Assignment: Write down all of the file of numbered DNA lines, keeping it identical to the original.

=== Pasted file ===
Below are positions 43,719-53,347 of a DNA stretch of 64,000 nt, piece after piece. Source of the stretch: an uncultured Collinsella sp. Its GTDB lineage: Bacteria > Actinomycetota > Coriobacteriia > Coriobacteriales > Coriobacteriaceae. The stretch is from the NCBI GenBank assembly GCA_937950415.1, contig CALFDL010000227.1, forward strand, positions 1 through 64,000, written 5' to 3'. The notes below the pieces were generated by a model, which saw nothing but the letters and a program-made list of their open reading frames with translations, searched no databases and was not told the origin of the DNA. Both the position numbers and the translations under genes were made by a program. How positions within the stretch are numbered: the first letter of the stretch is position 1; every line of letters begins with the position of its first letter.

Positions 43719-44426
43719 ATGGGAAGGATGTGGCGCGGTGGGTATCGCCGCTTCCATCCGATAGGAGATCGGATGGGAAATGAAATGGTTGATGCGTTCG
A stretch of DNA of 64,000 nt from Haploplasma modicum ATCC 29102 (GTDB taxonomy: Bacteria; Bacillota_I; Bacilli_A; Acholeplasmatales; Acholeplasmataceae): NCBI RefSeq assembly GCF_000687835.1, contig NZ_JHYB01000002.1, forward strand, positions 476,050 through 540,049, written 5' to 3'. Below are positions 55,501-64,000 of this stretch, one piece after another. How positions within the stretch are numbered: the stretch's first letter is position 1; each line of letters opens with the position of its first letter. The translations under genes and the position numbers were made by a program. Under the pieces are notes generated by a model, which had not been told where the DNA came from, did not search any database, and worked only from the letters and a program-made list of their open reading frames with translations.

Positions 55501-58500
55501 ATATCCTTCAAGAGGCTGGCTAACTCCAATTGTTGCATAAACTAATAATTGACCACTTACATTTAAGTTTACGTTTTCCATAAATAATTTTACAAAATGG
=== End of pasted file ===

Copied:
Below are positions 43,719-53,347 of a DNA stretch of 64,000 nt, piece after piece. Source of the stretch: an uncultured Collinsella sp. Its GTDB lineage: Bacteria > Actinomycetota > Coriobacteriia > Coriobacteriales > Coriobacteriaceae. The stretch is from the NCBI GenBank assembly GCA_937950415.1, contig CALFDL010000227.1, forward strand, positions 1 through 64,000, written 5' to 3'. The notes below the pieces were generated by a model, which saw nothing but the letters and a program-made list of their open reading frames with translations, searched no databases and was not told the origin of the DNA. Both the position numbers and the translations under genes were made by a program. How positions within the stretch are numbered: the first letter of the stretch is position 1; every line of letters begins with the position of its first letter.

Positions 43719-44426
43719 ATGGGAAGGATGTGGCGCGGTGGGTATCGCCGCTTCCATCCGATAGGAGATCGGATGGGAAATGAAATGGTTGATGCGTTCG
A stretch of DNA of 64,000 nt from Haploplasma modicum ATCC 29102 (GTDB taxonomy: Bacteria; Bacillota_I; Bacilli_A; Acholeplasmatales; Acholeplasmataceae): NCBI RefSeq assembly GCF_000687835.1, contig NZ_JHYB01000002.1, forward strand, positions 476,050 through 540,049, written 5' to 3'. Below are positions 55,501-64,000 of this stretch, one piece after another. How positions within the stretch are numbered: the stretch's first letter is position 1; each line of letters opens with the position of its first letter. The translations under genes and the position numbers were made by a program. Under the pieces are notes generated by a model, which had not been told where the DNA came from, did not search any database, and worked only from the letters and a program-made list of their open reading frames with translations.

Positions 55501-58500
55501 ATATCCTTCAAGAGGCTGGCTAACTCCAATTGTTGCATAAACTAATAATTGACCACTTACATTTAAGTTTACGTTTTCCATAAATAATTTTACAAAATGG